1622. How common is Subsequent Central Nervous System (CNS) Toxicity in Patients (pts) with Hematologic Malignancy (HM) and Supra-therapeutic Voriconazole (VRC) Serum Levels?
Session: Poster Abstract Session: Mycology - There's a Fungus Among Us: Treatment
Friday, October 28, 2016
Room: Poster Hall
Background: VRC is a mold-active triazole used extensively for treatment and prophylaxis of invasive fungal infections (IFI) in pts with HM. In view of the significant inter-patient and intra-patient variability of VRC metabolism, therapeutic drug monitoring is recommended to optimize its efficacy and avoid adverse effects. Specifically, a correlation between an elevated VRC level > 5.5mcg/mL and CNS toxicity has been reported. However, the frequency of subsequent CNS toxicity in pts with elevated VRC levels and no clinically evident toxicity at the time the level was obtained are unclear in routine practice.

Methods: We retrospectively reviewed the records of adult pts with HM who had a random VRC level > 5.5mcg/mL at MD Anderson Cancer Center (January 2010 to December 2015). VRC was used for IFI prophylaxis or treatment. Pts with any documented CNS neurotoxicity at the time the VRC level was obtained were excluded. The neurologic status was assessed using neurotoxicity NCI grading scales. Demographic and clinical characteristics, including potentially interacting medications, were correlated with the development of toxicity.

Results: We identified 320 patients (mean age 57 ± 15 y; 63% male). 67.2% had acute leukemia, 33.1% had prior hematopoietic stem cell transplant and 73.1% were receiving VRC for treatment of an IFI. Median follow up was 103 days (IQR 36-314 days). Subsequent CNS toxicity was documented in only 16 patients (5.0%). The most common CNS toxicities were visual disturbances (56.3%), depressed level of consciousness (37.5%) and cognitive disturbance (18.8%). Pts with CNS toxicity tended to be older than those without (64 ± 8 vs 57 ± 15 y, p = 0.08). The use of one or more concomitant neurotoxic drugs was comparable in pts with developed new CNS toxicity than those without (87.5% vs. 79.3%, p = 0.43).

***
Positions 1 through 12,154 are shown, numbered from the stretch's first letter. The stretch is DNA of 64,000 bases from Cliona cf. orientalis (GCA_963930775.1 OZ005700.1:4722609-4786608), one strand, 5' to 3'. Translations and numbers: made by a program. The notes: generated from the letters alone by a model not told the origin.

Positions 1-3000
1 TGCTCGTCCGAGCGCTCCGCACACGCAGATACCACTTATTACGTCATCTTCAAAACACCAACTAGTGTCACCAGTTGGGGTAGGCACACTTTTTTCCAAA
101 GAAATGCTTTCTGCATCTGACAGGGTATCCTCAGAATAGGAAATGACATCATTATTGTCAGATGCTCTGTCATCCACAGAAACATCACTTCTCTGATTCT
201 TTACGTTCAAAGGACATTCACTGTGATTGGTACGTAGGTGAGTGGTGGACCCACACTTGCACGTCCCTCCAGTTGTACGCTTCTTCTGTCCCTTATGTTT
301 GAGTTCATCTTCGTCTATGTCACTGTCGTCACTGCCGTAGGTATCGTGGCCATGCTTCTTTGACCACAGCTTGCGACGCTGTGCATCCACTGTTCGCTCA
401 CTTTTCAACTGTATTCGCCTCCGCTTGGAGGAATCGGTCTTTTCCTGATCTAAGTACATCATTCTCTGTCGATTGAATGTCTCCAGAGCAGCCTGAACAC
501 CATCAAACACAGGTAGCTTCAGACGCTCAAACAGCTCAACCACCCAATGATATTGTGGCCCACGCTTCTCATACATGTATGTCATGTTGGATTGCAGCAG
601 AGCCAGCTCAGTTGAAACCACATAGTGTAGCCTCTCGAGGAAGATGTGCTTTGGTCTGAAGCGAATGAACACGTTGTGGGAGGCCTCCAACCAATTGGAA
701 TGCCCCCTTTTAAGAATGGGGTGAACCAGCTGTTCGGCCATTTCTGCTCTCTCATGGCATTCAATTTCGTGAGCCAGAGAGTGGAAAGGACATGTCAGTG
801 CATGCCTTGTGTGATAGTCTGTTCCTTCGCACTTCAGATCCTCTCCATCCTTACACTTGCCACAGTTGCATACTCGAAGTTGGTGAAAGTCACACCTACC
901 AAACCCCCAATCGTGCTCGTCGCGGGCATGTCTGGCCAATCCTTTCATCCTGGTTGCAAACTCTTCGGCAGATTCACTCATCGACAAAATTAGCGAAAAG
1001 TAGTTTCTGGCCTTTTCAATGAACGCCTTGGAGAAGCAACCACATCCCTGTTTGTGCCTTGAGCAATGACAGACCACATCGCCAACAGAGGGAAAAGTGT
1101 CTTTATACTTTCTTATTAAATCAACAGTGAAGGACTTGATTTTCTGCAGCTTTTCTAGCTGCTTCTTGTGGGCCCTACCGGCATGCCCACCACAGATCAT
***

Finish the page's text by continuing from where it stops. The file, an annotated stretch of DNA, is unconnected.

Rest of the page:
Conclusion: The development of subsequent CNS toxicity is uncommon in pts with supra-therapeutic VRC serum levels who had no evidence of toxicity at the time VRC level was obtained. Automatic VRC dose reduction for the concern for impending CNS toxicity might not be justified in such pts.

Sang Taek Heo, M.D. PhD.1,2, Samuel L. Aitken, PharmD3, Frank P. Tverdek, PharmD3 and Dimitrios P. Kontoyiannis, MD, ScD, FIDSA1, (1)Department of Infectious Diseases, Infection Control, and Employee Health, The University of Texas MD Anderson Cancer Center, Houston, TX, (2)Internal Medicine, Jeju National University School of Medicine, Jeju Special-Governing Province, South Korea, (3)Division of Pharmacy, The University of Texas MD Anderson Cancer Center, Houston, TX

Disclosures:

S. T. Heo, None

S. L. Aitken, Astellas: Scientific Advisor , Consulting fee

F. P. Tverdek, Astellas: Scientific Advisor , Consulting fee

D. P. Kontoyiannis, •: Advisory Board , Research support
Pfizer: Research grant , Research support
Gilead: Invited lecturer , Speaker honorarium
Astellas: Consultant , Research support and Speaker honorarium
F2G: Consultant , Consulting fee
T2 Biosystems: Invited lecturer , Speaker honorarium
Mylan Inc: Invited lecturer , Speaker honorarium

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